He said: “It’s clear that the Bank of England’s aggressive approach to managing the economy via a string of interest rates simply isn’t working and it’s the time the government stepped in to make Britain grow again.

“A twelfth consecutive increase will do little to stimulate the property market, with buyers left with little choice but to offer less due to the squeeze on affordability.

“If sellers wish to sell, they also have little choice but to accept the current reality of what their home will fetch in the market.”

Urging borrowers not to panic

Ross Boyd, Dashly’s chief executive is urging borrowers not to panic, and he said: “Inflation is stubborn so it’s no surprise that the MPC has been left with no other option than to increase the interest rate rise in a bid to get this to come down again. But knee-jerk reactors should not panic. Lenders have been building these increases into their rates for months now and it’s unlikely that these will go up again.

“What we’re seeing instead is more innovation coming through. We’ve already seen Skipton bringing 100% LTV mortgage, Natwest and Virgin both announced deals which allow the borrower to switch to a better deal.”

Further rises on the horizon

Stuart Collar-Brown, a director and co-founder of My Auction, believes there could be further rises on the horizon and he says: “There is nothing surprising about today’s interest rate announcement and it doesn’t look like we’ve seen the last of this yet.

“Inflation remains stagnant and with interest rate rises the only tool in the Bank of England’s armoury, they will be left with little choice other than to keep increasing the base rate until inflation starts to nudge down again.”

‘A nightmare for people with mortgages’

Sarah Coles, the head of personal finance at Hargreaves Lansdown, points to interest rates benefiting savers, and she says: “The 12th consecutive hike takes us to the kinds of levels we haven’t seen since the heady days of 2008. Rates rises are generally considered a bonanza for savers and those buying an annuity and a nightmare for people with mortgages, but it’s not always so clear cut.”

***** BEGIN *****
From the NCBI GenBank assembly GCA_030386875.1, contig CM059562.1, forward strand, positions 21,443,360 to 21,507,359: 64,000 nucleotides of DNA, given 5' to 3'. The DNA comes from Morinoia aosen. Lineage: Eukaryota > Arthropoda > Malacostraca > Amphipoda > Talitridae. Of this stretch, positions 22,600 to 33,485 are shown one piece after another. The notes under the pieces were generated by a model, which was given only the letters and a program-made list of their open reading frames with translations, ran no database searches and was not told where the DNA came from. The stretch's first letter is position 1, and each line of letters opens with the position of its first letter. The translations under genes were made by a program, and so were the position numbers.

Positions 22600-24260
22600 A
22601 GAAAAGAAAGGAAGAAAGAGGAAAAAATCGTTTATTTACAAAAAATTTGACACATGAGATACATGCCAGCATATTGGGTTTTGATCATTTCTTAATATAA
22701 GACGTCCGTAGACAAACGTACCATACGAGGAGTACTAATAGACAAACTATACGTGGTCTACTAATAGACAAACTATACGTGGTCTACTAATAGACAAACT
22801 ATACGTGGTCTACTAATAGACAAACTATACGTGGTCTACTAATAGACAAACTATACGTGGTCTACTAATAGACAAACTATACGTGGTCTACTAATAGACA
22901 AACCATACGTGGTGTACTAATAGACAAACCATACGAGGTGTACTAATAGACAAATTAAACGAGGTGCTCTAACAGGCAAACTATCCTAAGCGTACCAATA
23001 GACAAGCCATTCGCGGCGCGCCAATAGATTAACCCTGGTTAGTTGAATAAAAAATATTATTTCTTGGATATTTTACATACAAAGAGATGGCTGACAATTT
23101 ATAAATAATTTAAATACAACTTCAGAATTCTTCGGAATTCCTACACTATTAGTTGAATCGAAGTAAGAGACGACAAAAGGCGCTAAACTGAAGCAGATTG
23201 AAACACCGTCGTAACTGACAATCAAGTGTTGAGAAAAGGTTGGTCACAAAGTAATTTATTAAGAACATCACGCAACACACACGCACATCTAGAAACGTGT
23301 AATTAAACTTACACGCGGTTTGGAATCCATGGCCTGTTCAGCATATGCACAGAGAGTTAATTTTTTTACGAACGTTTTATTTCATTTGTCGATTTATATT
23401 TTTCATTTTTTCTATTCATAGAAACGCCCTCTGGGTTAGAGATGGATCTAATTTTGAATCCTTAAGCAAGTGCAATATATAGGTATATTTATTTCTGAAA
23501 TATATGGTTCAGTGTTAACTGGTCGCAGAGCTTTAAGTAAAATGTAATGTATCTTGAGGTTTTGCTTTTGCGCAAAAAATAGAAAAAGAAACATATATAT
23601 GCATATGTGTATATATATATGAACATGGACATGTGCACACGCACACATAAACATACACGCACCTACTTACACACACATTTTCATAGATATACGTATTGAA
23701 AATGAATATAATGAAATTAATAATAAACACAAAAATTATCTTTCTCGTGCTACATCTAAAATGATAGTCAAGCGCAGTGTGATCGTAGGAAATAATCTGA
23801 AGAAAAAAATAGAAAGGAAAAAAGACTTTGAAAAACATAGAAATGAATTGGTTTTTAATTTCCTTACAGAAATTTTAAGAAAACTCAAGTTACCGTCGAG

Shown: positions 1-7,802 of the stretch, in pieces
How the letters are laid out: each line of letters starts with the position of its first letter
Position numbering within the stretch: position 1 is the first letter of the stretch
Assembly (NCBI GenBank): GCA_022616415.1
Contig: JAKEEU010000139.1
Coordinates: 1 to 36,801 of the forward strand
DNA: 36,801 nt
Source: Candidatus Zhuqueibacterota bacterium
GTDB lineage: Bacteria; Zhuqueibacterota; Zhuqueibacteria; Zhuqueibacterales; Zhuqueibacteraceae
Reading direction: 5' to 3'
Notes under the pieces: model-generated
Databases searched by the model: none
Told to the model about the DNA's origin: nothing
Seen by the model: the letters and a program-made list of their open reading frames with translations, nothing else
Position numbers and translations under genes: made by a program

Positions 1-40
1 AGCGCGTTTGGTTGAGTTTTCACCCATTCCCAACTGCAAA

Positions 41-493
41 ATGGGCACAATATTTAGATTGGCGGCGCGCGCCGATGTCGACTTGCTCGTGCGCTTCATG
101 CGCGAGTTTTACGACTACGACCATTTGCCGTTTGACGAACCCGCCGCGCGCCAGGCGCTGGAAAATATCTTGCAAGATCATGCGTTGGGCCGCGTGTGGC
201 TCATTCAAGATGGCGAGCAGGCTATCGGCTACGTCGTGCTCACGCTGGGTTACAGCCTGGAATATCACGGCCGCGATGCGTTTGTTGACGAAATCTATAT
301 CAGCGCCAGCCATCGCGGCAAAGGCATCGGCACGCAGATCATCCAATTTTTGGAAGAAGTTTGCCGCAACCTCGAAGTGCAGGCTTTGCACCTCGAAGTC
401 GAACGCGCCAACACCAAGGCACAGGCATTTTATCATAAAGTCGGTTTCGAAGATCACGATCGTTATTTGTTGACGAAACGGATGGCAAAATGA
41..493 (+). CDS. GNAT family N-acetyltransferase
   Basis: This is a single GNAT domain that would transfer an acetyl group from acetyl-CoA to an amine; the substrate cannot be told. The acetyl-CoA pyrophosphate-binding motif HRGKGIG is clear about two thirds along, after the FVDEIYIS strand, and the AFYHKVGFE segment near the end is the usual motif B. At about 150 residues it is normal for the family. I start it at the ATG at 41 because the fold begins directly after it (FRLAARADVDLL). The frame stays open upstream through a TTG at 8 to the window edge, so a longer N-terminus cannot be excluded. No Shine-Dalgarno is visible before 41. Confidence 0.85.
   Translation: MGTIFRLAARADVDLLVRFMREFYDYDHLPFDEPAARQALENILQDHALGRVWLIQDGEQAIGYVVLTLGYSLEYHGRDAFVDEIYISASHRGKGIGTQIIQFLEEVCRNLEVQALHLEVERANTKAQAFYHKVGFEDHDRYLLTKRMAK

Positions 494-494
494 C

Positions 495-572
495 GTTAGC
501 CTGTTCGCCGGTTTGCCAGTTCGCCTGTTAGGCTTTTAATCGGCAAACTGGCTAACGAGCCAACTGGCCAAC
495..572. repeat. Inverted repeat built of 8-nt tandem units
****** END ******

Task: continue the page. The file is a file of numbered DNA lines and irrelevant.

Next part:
She adds: “For anyone on a variable rate mortgage, there’s no let-up. After 12 consecutive months of rises, if you’ve been on one of these deals for a while, you’ll really be feeling the pain.

“If you were on a £200,000 tracker mortgage over 25 years at 5%, and all of this rise was passed on, a 0.25% hike could cost an additional £29 a month.”

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11:14 AM, 31st May 2023, About 9 months ago

has UK ever had 12 consecutive base rate increases before?
does this suggest the bank of England has and still is failing to control inflation. (its target is 2% i believe,)
interesting to read the Gov of the Bk of England, suggesting UK will not go into recession (by the skin of its teeth), and to suggest price of energy is going to get cheaper. that has nothing to do with his decisions!.
his team have done too little too late, and should have been on top of the situation. i suggest these small rises have only tinkered at the edges and with inflation still closer to 10% than 2% we needed the BofE to take control. is it too late? we seem to be months behind the leadership set by the US FED, where their inflation rate is now below 5%.

why is that? i suggest its because the Fed took a few bolder decisions in 2022 and raised their rates in June 22 by 0.75% and this was followed by 3 further 0.75% rises, whereas UK in june 22 the increase was still only 0.25%, followed by 2 at 0.5% and then in nov 22 a 0.75%. maybe the increasing cost of a mortgage, is not an issue if you earn (with pension) something in region of £500,000 pa.